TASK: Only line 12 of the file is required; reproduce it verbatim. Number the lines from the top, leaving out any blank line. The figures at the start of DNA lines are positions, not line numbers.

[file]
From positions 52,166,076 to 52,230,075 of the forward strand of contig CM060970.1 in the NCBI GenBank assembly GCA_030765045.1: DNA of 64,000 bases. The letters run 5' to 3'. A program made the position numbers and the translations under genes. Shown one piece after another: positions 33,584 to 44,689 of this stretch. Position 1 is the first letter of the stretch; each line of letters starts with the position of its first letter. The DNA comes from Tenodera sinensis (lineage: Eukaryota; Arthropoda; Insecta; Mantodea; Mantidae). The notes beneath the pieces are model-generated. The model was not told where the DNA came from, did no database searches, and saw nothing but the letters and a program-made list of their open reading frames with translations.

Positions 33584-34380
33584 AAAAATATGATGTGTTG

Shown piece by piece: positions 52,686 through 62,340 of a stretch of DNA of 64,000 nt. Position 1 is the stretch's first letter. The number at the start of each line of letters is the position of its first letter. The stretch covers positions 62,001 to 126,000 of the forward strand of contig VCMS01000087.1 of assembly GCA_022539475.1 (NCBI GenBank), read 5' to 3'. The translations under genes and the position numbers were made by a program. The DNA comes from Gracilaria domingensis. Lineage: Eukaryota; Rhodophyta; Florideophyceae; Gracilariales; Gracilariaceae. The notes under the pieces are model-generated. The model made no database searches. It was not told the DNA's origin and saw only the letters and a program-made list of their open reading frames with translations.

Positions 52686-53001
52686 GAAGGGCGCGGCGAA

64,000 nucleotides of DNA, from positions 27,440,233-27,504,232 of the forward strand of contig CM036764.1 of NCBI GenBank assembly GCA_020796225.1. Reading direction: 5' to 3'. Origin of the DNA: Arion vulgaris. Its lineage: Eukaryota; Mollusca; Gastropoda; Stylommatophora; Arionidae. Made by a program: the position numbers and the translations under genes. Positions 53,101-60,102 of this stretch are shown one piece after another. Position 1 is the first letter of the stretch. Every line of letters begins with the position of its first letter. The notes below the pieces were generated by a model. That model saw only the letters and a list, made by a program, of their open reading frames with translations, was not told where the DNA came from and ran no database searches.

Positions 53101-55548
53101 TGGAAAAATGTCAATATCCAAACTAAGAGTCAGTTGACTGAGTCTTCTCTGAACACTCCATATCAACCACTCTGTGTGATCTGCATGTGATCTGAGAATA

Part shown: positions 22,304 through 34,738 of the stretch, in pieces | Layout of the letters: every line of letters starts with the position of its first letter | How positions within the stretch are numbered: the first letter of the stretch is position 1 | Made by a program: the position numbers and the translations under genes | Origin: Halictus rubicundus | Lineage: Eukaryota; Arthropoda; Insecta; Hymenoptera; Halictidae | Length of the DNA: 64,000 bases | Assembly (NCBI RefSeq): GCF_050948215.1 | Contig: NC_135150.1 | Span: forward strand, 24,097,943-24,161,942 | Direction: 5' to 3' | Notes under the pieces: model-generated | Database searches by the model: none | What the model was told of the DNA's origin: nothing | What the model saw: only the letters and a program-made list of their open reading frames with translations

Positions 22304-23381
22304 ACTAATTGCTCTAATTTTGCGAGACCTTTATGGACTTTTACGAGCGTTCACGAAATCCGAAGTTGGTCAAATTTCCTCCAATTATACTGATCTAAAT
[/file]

22304 ACTAATTGCTCTAATTTTGCGAGACCTTTATGGACTTTTACGAGCGTTCACGAAATCCGAAGTTGGTCAAATTTCCTCCAATTATACTGATCTAAAT